Donald Trump has zero faith in the power of American ideas

Donald Trump has zero faith in the power of American ideas
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Let’s hope special counsel Robert MuellerRobert (Bob) MuellerSenate Democrats urge Garland not to fight court order to release Trump obstruction memo Why a special counsel is guaranteed if Biden chooses Yates, Cuomo or Jones as AG Barr taps attorney investigating Russia probe origins as special counsel MORE gets to the bottom soon of Donald Trump’s strange dalliance with Russian President Vladimir Putin.

The plot thickened last week as the GOP-led Senate narrowly rejected a Democratic bid to prevent the administration from lifting sanctions on Russian oligarch and Putin crony Oleg Deripaska, who also did business with Paul ManafortPaul John ManafortLobbyist Tony Podesta returns to work for Huawei Former bank CEO convicted of bribery in scheme to land Trump admin job Trial begins for Chicago banker who exchanged loans with Manafort for Trump job MORE, Trump’s disgraced former campaign manager.


Once again, President TrumpDonald TrumpTrump PACs brought in over M for the first half of 2021 Chicago owes Trump M tax refund, state's attorney mounts legal challenge Biden hits resistance from unions on vaccine requirement MORE appears to be bending over backward to curry favor with Putin. His infinite tolerance of Russia’s interference in U.S. politics and its well-documented online “malign influence” campaign stands in weird contrast to his churlish behavior toward America’s actual friends.

Trump routinely denigrates America’s oldest and strongest allies in Europe as trade cheaters and security freeloaders. A small but telling example has recently come to light: The State Department last year quietly downgraded the diplomatic status of the Delegation of the European Union to the United States.

No longer will the EU’s high representative in Washington have ambassadorial status. It was a petty and gratuitous insult, compounded by the fact that State apparently didn’t bother to inform the EU of its decision.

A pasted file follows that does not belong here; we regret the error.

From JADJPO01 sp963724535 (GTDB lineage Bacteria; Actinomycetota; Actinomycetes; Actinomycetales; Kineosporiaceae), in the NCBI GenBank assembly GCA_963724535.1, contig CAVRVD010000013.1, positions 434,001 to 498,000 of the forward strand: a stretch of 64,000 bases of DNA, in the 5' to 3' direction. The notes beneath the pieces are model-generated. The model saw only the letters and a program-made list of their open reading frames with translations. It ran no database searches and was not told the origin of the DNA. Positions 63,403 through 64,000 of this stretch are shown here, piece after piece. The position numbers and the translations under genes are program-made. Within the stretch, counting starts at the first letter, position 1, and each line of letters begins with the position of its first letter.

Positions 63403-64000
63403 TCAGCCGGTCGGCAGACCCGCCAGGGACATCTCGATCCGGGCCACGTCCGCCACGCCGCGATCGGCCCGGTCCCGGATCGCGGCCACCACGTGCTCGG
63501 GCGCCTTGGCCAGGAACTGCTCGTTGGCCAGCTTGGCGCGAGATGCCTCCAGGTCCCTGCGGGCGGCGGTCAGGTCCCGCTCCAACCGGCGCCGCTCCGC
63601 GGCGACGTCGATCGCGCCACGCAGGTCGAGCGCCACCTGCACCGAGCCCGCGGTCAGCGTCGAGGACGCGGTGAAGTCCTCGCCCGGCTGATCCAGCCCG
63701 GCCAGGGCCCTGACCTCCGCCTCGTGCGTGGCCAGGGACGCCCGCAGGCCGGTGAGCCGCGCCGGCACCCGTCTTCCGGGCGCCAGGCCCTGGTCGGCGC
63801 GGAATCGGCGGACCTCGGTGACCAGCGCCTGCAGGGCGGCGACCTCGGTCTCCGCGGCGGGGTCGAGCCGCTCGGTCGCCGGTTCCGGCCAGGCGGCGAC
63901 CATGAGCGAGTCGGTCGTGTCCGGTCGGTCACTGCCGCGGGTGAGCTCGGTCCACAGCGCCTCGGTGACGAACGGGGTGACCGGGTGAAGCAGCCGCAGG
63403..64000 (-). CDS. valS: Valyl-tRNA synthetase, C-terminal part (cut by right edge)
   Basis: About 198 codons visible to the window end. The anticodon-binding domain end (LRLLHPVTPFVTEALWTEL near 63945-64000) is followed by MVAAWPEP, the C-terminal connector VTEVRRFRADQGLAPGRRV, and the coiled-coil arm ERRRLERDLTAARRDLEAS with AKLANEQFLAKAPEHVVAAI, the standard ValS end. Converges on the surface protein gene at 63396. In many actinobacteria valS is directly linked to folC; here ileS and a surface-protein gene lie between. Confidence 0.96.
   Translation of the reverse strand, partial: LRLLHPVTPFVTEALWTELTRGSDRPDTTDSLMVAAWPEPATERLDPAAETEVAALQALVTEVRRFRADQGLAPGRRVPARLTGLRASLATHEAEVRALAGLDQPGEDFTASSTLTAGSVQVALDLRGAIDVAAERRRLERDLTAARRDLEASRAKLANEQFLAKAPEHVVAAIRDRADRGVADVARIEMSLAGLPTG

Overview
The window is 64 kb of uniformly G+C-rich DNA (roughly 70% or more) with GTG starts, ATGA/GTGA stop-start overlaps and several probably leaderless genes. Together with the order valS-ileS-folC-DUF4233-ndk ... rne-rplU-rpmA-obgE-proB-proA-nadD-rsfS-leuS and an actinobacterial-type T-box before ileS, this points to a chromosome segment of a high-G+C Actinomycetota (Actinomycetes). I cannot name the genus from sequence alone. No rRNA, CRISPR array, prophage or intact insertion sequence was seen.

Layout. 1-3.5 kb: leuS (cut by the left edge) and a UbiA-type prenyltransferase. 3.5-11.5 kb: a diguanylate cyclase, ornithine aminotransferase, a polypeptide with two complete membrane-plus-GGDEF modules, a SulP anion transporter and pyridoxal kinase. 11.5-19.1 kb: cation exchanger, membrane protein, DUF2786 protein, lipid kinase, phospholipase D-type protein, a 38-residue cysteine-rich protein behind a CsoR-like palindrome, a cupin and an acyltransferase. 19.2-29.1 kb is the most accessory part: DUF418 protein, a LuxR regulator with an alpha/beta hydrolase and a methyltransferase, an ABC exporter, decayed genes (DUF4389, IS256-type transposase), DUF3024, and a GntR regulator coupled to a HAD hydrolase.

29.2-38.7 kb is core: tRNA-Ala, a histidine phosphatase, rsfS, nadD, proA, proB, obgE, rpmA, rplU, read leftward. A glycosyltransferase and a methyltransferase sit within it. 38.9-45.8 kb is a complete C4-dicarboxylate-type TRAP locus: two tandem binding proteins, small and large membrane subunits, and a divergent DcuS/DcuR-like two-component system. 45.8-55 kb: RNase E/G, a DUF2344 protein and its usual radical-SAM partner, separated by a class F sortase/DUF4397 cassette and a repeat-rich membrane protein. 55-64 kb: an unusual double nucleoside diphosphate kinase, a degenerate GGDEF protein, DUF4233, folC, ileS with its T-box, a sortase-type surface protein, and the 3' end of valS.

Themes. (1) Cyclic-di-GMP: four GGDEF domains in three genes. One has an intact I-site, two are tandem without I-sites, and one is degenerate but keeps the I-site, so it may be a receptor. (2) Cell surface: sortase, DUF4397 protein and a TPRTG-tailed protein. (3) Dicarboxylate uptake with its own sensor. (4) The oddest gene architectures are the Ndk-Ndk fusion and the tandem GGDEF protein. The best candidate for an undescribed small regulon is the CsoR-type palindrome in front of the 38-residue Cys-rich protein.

Congress wasn't consulted on the decision either. House Foreign Affairs Committee Democrats last week sent Secretary of State Mike PompeoMike PompeoNoem to travel to South Carolina for early voting event Poll: Trump leads 2024 GOP primary trailed by Pence, DeSantis Pence v. Biden on China: Competing but consistent visions MOREletter objecting both to “the substance of this decision and the undiplomatic way in which it was carried out.”

“Exactly how does this decision to downgrade our diplomatic relationship with the EU strengthen the United States?,” the lawmakers asked. It’s an excellent question. The answer lies in the neo-nationalist ideology that Trump is trying to impose on the United States.

As a self-described "nationalist,” Trump disdains the EU as a playground for deracinated “globalist” elites. He’s also a big booster of Brexit, which has tied British politics in knots for two years, as well as the right-wing nationalist movements that have spread across the continent in protest against immigration, trade and further European integration. 

In a bristling speech in Brussels last month, Pompeo ripped into the EU as a mob of bureaucrats who rob nations of their sovereignty and pursue multilateralism “as an end to itself.” He and Trump seem oblivious to the fact it was precisely the kind of ethno-cultural nationalism they espouse that twice plunged Europe into ruinous wars in the last century.